Upon return to the big smoke we quickly washed, changed, and headed off to Alto Bario for a cheap, tasty meal at the trendy Food and Booze (it does what it says on the tin! And indeed the food is served in tins a la Boy Scout camping stylee) before heading into the blur of bars and clubs. Once it all closes here (between 2-3am) it’s worth heading down to King Street by the water to see if any of the big late nightclubs take your fancy. But be warned if you decide you’re in need of a late night snack – you may well be unlucky…

Day 4

On the fourth day we headed back to the beach for more chillaxing, and this time we opted for the other nearby beach at Calcais. This one is easily reached by train from Cais De Sodre (via Belem – so you can always whizz off here after Belem if you’re really short of time!). Cascais  is a charming seaside resort (although I’m sure it gets packed in high season).


We enjoyed stunning food at the Villa De Mercado (fish and seafood by weight) at lunchtime, and later in the day we sampled some barbecued sardines by the sea at Sta Marta Esplanada overlooking the lovely lighthouse. The sheltered bay was the perfect spot for swimming and sunbathing – although being on the Atlantic the sea was a little chilly!


Back in the city for our final night we decided that this time we should go classy with our dining so it was sea food at Sea Me a contemporary Japanese/Portuguese fusion restaurant with the most delicious food as well as a great atmosphere.

Day 5

On our last day we just about had time to whizz round all those Lisbon sights we had thus far failed to visit. I had wanted to go to the vertical Elevador De Santa Justa all weekend, but the queues were always massive – not at 9am tho! If you arrive at 9 (when it opens) you can avoid the queue and be first in the lift. Designed by Gustav Eiffel’s apprentice, it’s a fab experience, and cheap too as your 24-hour travel card is valid here.


Once at the top we checked out the viewpoint before wandering off to the square on the higher level for a pasteis de nata and coffee in the charming family owned café in the square. By the time we’d finished our final delicious Portuguese breakfast the Convento do Carmo was open (10am) and this was totally worth a sweep-browse before it got too crowded.


Then it was time for a quick ride up the Elevador De Gloria – the funicular that goes up and down a steep slope – definitely worth a quick detour before heading off to Cristo de Rei.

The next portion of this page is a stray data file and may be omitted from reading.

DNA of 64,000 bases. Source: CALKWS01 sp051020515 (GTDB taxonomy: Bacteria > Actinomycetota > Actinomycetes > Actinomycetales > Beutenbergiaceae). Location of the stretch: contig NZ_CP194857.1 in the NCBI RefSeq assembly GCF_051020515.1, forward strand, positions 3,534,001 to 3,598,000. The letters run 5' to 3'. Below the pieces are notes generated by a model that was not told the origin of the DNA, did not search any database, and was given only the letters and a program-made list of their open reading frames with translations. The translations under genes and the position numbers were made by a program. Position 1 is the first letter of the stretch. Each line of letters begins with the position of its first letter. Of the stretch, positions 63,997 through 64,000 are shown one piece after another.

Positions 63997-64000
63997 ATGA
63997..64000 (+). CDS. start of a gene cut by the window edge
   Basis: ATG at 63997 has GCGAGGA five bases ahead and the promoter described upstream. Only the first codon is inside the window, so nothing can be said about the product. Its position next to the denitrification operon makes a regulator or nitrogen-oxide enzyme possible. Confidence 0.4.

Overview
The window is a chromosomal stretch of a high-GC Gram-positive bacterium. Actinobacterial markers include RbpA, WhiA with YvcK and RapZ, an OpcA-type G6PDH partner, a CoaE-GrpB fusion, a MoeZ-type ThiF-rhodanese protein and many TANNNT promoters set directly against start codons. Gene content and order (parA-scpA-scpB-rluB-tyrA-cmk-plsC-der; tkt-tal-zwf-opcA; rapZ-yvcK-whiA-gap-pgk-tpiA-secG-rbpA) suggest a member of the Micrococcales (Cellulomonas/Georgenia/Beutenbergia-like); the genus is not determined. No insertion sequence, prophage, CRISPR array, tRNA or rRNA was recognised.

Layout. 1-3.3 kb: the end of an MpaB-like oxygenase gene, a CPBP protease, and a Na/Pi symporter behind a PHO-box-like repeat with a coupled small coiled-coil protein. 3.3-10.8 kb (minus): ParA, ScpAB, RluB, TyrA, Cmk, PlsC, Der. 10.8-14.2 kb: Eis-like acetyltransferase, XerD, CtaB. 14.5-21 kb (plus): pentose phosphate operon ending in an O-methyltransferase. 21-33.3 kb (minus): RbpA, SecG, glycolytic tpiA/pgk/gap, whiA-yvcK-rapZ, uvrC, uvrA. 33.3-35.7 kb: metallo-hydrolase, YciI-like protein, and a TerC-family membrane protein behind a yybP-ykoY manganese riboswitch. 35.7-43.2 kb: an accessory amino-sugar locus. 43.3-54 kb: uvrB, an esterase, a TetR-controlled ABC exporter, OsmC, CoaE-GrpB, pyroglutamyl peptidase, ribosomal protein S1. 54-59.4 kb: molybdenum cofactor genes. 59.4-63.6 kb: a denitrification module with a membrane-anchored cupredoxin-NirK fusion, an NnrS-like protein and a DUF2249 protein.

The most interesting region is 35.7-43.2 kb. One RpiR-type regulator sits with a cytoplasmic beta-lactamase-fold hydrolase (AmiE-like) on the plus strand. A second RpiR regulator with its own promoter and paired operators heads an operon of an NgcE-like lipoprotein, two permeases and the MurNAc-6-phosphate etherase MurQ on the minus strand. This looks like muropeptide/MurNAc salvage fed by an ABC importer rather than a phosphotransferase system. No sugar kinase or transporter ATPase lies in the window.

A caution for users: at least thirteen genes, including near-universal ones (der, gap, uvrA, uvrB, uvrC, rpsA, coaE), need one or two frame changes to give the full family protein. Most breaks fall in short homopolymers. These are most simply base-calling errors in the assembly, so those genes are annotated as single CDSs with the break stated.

Visiting the Cristo de Rei is a bit more of a mission but so worth it I can’t emphasise this enough. My dream was to go here by tuk tuk but sadly we couldn’t find a willing driver within our timeframe. So we headed down to Cais De Sodre on the tuk tuk (another tourist treat ticked off the list) and jumped on the commuter ferry to the sweet, sleepy seaside area of Cacilhas for just over €2 – bargain! Once here we had a delicious local’s lunch of BBQ fish and meat (avoiding the cluster of tourist trap establishments right by the dock and instead heading to the small cafe called A Petisqueira set just back from the main road). We then jumped on the bus – there are two an hour – up to Cristo.


It’s a huge, imposing statue with a chapel inside it. Weirdly it’s very uncrowded and most atmospheric, with stunning views across the water and the bridge towards the city. With Rio de Janeiro’s rival ticked off my list it was time to head back to the city centre where we scooped up our bags and headed to the airport via the Expo 98 area of Parque das Nacoes. Although time was very tight at this point – it was good to visit this ultra modern area of Lisbon – and it’s definitely an area I would return to when I had more time and the kids with me. We just about had time to ride the cable car (Teleferico) which offered yet more amazing views – before the mad dash to the airport to jump on the plane home.